The crazy thing about living in Los Angeles is there are so many ”open houses” every Sunday. When you drive down the street in virtually every neighborhood, there are open houses. You can just as easily go to an open house for a $500,000 house as you can to an open house for a $20,000,000 house on a Sunday afternoon. They will open up a $20,000,000 house to the public no matter where it might be, and you can just walk right in and look around. This is an incredible exercise in contrasts, as well. Seeing what could be is an exercise that can show us what’s possible.

In order for you to really be the person you’re capable of being, you need to give yourself contrasts between what you are and what you can become. Just as there are contrasts that exist between various materialistic things (cars, houses, watches, etc.), so too exist vast differences between people and their careers. The only way you can understand these differences is to allow yourself to become aware of contrasts out in the world and start seeking them out. If you’re interested in really reaching your full potential and understanding what you’re capable of, you need to seek out people who work in the careers and living the lives you want to live.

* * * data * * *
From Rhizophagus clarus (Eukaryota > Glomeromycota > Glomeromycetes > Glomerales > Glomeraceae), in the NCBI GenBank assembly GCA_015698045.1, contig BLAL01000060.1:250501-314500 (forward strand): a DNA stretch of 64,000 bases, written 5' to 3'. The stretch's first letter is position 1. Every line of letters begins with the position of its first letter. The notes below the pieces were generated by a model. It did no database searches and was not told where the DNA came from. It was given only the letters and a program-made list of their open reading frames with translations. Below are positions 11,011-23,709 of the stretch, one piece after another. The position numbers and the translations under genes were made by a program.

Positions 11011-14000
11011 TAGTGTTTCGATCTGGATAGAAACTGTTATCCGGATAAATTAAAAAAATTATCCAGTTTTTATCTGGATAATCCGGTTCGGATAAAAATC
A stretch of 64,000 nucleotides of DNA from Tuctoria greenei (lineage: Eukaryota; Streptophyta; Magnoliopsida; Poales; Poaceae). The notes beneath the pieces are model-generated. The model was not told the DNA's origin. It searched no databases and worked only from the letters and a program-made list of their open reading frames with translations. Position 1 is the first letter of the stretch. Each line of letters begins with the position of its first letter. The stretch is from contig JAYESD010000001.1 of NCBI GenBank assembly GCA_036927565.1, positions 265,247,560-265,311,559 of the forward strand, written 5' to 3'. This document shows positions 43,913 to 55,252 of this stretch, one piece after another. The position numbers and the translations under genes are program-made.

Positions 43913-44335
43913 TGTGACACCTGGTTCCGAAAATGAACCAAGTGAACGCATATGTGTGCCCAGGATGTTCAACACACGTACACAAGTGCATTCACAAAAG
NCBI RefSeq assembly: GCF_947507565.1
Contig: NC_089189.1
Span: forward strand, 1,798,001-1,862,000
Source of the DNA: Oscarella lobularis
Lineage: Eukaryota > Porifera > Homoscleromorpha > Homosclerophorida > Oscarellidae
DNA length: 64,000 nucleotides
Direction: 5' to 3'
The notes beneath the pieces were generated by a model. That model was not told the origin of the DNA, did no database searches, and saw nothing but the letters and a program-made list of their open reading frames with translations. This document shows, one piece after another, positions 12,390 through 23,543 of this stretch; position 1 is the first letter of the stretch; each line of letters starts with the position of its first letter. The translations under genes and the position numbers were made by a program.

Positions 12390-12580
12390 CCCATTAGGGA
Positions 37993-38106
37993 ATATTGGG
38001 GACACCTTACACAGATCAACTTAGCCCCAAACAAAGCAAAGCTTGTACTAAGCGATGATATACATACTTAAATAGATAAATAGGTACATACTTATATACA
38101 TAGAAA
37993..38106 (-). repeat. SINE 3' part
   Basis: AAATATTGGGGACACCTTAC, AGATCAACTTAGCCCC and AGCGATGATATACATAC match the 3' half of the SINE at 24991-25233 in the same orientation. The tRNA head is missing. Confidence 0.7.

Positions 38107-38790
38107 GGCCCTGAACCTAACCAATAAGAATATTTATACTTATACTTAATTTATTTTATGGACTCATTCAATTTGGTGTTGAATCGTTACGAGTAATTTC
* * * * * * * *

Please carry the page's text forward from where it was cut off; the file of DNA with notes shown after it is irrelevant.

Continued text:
Several years ago, I was making the transition from running a fairly traditional recruiting company to running a recruiting company that also existed on the Internet. Instead of simply saying something like ”I need Google!” and advertising online, I started going to all sorts of technology conferences. I will never forget going to the first technology conference and being absolutely amazed and blown away by what was possible and what other people were doing on the Internet. I was introduced to an entirely new world in terms of the way things worked. This contrast helped drive me forward and motivated me to incredible action.